Scarped against the sky it rises it’s
Shadow bare of grass and gorse,
Barren are it’s granite ledges, worn
Fine through erosive force,
Shrouded in the firmament it’s peak
Lies cold and stark,
A tomb for scoria and fossils, from
An age that has left it’s mark.
Towering these weathering crags reign
Obscurely above the earth –
A lonely black mountain, sterile since
By Donald Sainsbury
He strokes my neck like the barrel of a rifle
he might have killed that German with,
his boots by the door, susceptible to the cold.
I glow by the fire in tandem with
the rosewood dresser, impartial to flames,
me with a passion for granite, him
with his head shaved against the night,
shedding his armour plate by plate.
I sleep under his shield, enfolded
in an English flag I think will
become my shroud. While I thrill
among the lilies, placing a chestnut
on the grate like a move in chess,
I see the incentive of lace
defeat artillery hands down.
by Samantha Wynne Rhydderch
Interesting info: Samantha Wynne-Rhydderch, sometimes referred to as S. W. Rhydderch, has published two collections, Rockclimbing in Silk (Seren, 2001), and Not in These Shoes (Picador, 2008), which was shortlisted for Wales Book of the Year 2009.
One might suppose that I shall not forget you,
but that won't be because I loved you so,
rather because you chanced to be the fire
which I myself employed to hew my soul.
by Анна Семёновна Присманова (Anna Semyonovna Prismanova)
a.k.a. Анна Симоновна Присман (Anna Simonovna Prisman)
(late 1930s or early 1940s?)
translated by Robert Chandler
Interesting info: She is considered comparable to her contemporary, the American poet, Louise Bogan and challenged traditional ideas of femininity in her poetry as seen in this closing stanza of the poem Granite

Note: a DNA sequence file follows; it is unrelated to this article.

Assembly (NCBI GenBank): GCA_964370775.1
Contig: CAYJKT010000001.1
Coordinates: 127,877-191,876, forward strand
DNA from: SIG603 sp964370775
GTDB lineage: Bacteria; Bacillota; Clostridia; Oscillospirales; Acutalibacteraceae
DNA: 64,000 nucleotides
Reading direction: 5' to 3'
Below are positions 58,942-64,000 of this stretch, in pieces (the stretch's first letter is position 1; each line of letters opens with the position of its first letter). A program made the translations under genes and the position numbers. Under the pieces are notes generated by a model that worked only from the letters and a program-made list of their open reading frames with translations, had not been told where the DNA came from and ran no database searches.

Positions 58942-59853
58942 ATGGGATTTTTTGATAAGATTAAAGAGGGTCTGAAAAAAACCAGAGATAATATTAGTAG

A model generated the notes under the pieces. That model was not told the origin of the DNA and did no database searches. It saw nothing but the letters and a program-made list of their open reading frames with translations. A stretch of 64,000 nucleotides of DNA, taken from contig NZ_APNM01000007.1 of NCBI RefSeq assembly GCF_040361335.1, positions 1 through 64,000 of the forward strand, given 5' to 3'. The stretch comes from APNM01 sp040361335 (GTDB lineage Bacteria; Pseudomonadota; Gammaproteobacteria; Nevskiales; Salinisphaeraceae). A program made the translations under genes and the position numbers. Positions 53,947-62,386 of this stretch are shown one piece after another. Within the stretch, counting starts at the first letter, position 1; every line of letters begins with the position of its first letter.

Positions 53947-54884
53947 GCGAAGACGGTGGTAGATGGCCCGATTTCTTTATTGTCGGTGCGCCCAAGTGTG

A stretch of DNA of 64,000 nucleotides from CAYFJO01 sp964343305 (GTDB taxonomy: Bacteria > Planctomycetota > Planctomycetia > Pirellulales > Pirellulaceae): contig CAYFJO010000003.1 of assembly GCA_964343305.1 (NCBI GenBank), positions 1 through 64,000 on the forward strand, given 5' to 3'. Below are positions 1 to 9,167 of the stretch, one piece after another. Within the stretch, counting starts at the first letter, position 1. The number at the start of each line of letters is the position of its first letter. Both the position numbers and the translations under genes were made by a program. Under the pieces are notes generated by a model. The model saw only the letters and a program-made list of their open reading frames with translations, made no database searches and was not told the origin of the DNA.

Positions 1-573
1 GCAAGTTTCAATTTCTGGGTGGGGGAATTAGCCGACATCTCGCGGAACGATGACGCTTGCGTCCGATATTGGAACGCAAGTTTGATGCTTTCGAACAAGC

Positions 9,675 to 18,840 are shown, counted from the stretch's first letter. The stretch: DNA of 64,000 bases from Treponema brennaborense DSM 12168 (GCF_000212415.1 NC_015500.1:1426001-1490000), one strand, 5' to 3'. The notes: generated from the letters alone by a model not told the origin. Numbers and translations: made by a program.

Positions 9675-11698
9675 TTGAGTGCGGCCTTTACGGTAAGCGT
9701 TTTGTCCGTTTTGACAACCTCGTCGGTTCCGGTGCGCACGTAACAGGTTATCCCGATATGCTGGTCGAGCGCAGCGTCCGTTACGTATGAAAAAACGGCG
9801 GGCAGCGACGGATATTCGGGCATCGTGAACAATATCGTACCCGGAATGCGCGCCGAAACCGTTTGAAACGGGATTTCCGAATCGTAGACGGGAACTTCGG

City of splendour, city of poor,
spirit of grace and servitude,
heaven’s vault of palest lime,
boredom, granite, bitter cold –
still I miss you rather, for
down your streets from time to time
one may spy a tiny foot,
one may glimpse a lock of gold.
by Александр Сергеевич Пушкин (Alexander Sergeyevich Pushkin)
a.k.a. Aleksandr Sergeyevich Pushkin
translated by Anthony Wood
Fun fact: Pushkin is most likely alluding to St Petersburg prior to his exile.
The poet was right: once again –
lantern, side-street, drugstore,
silence, the Neva and its granite…
A monument to our century’s
first years, there he stands, as when,
waving goodbye to Pushkin House,
he drank a mortal weariness –
as if such peace
were more than he deserved.
by Анна Ахматова (Anna Akhmatova)
translation by Robert Chandler
Fun Fact: This poem is an homage to Alexander Blok, whose last poem is addressed to Pushkin House in St Petersburg.
Original Russian Cyrillic version:
Он прав — опять фонарь, аптека,
Нева, безмолвие, гранит…
Как памятник началу века,
Там этот человек стоит —
Когда он Пушкинскому Дому,
Прощаясь, помахал рукой
И принял смертную истому
Как незаслуженный покой.